French President Francois Hollande on Tuesday called for the European Union to take a common stand over allegations of Washington spying on its allies.
"Europe must have a coordinated, common position on the requirements we need to come up with and the explanations we must ask for," Hollande said as he met his Lithuanian counterpart Dalia Grybauskaite, whose country currently holds the EU presidency, in Paris.
Media reports that the US National Security Agency (NSA) bugged European offices and embassies have sparked widespread concern in Europe, with Hollande on Monday warning that they threatened talks due to start next week on a crucial EU-US free trade pact.
Hollande also said France had not received an official request for asylum from fugitive US intelligence leaker Edward Snowden, the former NSA contractor behind the spying allegations.
Paris has "not yet received any particular request from Mr Snowden," Hollande said, refusing to comment further.
WikiLeaks said Monday that Snowden had submitted asylum requests to 21 countries including France.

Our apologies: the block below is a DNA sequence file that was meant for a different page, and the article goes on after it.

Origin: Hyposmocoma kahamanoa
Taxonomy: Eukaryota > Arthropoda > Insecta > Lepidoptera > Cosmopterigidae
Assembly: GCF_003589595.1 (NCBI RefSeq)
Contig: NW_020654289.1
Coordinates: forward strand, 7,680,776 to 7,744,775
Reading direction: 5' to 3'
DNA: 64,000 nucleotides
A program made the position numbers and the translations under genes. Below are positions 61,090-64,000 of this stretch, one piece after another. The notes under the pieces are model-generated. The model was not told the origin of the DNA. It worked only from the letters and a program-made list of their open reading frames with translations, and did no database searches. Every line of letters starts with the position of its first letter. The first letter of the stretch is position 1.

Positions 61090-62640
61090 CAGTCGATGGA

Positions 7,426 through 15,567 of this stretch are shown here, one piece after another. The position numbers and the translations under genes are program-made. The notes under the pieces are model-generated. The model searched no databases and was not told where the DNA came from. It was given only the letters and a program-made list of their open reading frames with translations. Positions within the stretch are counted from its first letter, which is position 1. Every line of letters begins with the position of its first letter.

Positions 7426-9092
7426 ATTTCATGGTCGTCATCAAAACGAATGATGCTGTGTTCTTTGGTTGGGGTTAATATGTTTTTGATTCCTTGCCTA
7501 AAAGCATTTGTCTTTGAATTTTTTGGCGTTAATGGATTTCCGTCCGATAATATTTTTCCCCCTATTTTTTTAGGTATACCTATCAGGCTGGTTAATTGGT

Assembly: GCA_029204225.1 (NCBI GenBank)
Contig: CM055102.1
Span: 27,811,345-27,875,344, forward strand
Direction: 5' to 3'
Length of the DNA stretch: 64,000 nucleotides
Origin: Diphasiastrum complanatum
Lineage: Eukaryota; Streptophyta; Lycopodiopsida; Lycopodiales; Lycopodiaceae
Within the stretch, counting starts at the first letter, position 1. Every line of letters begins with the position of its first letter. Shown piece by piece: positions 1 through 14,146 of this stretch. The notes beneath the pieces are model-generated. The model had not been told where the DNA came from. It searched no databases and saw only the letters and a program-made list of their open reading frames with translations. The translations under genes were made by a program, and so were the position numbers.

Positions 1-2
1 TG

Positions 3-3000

Grybauskaite said her office was in consultation with the European Commission, the EU's executive arm, over the allegations and was expecting answers from Washington.
"We are requesting different information from the United States to respond to the information we saw recently in the media," she said.
"We're waiting for those responses, and this is important because Europe is concerned about such information in the public domain," she said.
"What is important for us is to protect all private information for our citizens and there are concerns that we will be expressing to our partners in the United States."
She said the EU had received some information from the United States and "they are ready to cooperate".